Creative Writing Rules: An Oxymoron?

Handwriting, boredom

photo: David Hall, creative commons license

A friend of mine (two friends, in fact) complained to me about a “mystery writing” class they were taking. It turned out to be a critique group of inexperienced writers and no formal instruction. Then, coincidentally, I met the course instructor of heard his rationale for this approach. He believes there aren’t rules for writing and that creative people violate the supposed “rules” all the time.

This puts him on the same page as Somerset Maugham who famously said, “There are three rules for writing a novel. Unfortunately, no one knows what they are.”

That viewpoint, of course, negates the huge number of useful guidelines that authors and editors—sometimes out of frustration or even desperation—have compiled. While established authors may have internalized them, they are especially useful for writers starting out. The most useful to me currently is Donald Maass’s The Emotional Craft of Fiction, packed with rich examples.

In the blog Criminal Minds last month, mystery/crime writers talked about the usefulness (or not) of online sites offering writing advice. Author Paul D Marks wrote, “The thing with all advice is to take it with a grain of salt,” which would seem to support the class instructor’s point of view, except that Marks follows it up with “First, learn the rules—you need to know them before you can break them.” In other words, budding writers have to start somewhere, and that’s what the instructor’s students seemed to be missing.

The very number of sources for writing advice can be a problem in itself. New writers need some means for separating the wheat from the chaff, the good advice from the irrelevant, the workable idea from the dead end. They need to be able to separate writing advice (structure, characterization, motivation) from editing advice (redundancies, overwriting, flaccid verbs). In their first draft, they need the former. In all the subsequent drafts, they need both. (Here I’ll share a list of powerful editing tips from Repo Kempt. If only I could get its full benefits by tearing it into tiny pieces and eating it.)

Ultimately, the panel of bloggers seemed to agree, the first key to good writing is lots of reading—reading in the genre the author wants to write in, seeing what works and what doesn’t. If they are reading some of the better advice columns and books along the way, they’ll be a bit more critical (in a good way) when they read. If a particular plot or characterization or passage of dialog really works, or falls flat as roadkill, they can take a moment to figure out why then look for a place in their own writing to use that insight or avoid that same carnage.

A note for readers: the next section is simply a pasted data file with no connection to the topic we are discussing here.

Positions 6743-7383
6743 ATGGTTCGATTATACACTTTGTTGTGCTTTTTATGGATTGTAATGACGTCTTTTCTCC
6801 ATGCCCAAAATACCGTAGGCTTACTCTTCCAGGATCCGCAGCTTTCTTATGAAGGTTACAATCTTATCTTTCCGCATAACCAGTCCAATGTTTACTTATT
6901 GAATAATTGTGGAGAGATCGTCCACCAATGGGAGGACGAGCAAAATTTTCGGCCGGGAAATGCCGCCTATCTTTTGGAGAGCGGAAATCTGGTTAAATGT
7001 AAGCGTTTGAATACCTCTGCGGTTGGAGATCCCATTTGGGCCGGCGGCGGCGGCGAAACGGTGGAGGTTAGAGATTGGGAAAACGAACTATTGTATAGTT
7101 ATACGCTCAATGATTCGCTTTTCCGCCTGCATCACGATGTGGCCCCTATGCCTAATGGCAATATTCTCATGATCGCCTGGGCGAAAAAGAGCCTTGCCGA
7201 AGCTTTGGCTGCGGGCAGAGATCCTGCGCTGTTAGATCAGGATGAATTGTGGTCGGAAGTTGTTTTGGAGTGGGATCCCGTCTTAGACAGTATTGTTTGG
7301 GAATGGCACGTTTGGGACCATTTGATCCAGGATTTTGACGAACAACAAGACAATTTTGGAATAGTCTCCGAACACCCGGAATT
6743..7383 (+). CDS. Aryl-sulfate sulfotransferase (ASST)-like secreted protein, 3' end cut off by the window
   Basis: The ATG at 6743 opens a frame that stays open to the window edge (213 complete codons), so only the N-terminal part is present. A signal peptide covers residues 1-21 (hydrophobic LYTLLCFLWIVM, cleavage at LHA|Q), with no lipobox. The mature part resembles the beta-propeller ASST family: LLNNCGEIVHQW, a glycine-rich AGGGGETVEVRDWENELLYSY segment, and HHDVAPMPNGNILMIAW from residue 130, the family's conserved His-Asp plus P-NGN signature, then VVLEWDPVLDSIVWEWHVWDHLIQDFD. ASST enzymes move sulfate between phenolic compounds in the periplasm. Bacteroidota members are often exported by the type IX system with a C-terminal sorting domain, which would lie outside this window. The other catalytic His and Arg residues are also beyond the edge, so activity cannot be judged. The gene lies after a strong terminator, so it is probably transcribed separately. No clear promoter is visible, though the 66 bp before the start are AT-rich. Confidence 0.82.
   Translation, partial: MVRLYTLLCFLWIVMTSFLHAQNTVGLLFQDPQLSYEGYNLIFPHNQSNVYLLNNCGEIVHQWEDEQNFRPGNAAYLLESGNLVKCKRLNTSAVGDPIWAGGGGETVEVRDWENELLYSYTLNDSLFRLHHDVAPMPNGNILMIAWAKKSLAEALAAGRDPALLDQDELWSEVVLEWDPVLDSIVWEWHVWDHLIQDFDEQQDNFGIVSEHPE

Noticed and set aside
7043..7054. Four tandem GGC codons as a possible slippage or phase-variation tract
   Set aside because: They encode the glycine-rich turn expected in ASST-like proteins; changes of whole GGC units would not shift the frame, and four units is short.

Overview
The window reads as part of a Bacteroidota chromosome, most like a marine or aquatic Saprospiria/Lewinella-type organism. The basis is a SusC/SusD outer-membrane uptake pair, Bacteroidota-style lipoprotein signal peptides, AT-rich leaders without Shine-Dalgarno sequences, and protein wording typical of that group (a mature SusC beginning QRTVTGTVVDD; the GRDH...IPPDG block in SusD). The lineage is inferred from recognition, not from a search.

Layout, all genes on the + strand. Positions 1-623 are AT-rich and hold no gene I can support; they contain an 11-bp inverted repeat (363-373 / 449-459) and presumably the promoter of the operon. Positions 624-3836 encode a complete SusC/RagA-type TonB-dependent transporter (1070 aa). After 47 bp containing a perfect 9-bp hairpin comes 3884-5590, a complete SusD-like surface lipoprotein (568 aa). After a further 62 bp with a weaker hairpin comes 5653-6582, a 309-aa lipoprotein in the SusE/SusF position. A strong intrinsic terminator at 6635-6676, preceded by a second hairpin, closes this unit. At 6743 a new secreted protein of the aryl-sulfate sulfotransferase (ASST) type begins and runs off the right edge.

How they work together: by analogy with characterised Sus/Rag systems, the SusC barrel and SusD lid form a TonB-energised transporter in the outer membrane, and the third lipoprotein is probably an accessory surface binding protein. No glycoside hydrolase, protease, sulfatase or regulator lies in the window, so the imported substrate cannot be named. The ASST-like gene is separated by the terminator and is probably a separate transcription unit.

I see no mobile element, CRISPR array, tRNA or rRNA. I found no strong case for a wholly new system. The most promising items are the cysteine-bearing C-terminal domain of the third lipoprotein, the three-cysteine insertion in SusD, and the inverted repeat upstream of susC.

Novelist and creative writing professor Colum McCann wrote a fine essay of encouragement for aspiring novelists earlier this year, drawing from his recent book. He acknowledges the instructor’s “rules are there to be broken” mantra yet provides enough orientation to the craft that a would-be writer is not snow-blinded by the blank page.

Why Crime/Thriller/Mystery Novels Fall Short

reading, book

photo: Kamil Porembiński, creative commons license

Over the past 21 months, I’ve read and reviewed 62 crime novels and thrillers for crimefictionlover.com. While a number of them rise to greatness and many effectively get the job done, a surprising number were not ready for prime time, and a tiny number should have gone straight to the landfill. Many works fall short because author s believe their book is “done,” and it isn’t. Too often, I find myself saying, “Damn!—With a little more effort, this could have been soooo good.”

As a writer myself, I take into consideration the author’s hopes and effort, knowing it’s hard to see the flaws in one’s own children. That’s what editors are for. Yet, the acknowledgements pages of poor books often heap extravagant praise on their editors, whom I envision curled up under their desks, weeping. Authorial intentions aside, my primary obligation is to potential readers. Will readers’ limited reading time be well invested if they pick up this particular book?

The common problems in crime/thriller books I’ve read recently fit into two overlapping categories: pitfalls in thinking (mostly related to plot and character), listed below, and pitfalls in writing. Thinking and writing problems are mutually reinforcing, since poor writing makes poor thinking more obvious. For those who respond to examples, I’ve included a few from “actual books.”

Thinking Pitfalls

  • Using increasingly gruesome torture and death methods (or a surfeit of comely young women/child victims) in the hope of sustaining reader interest. Bloodletting is easy; creating complex, unique, and engaging characters with grounded, understandable motivations is hard.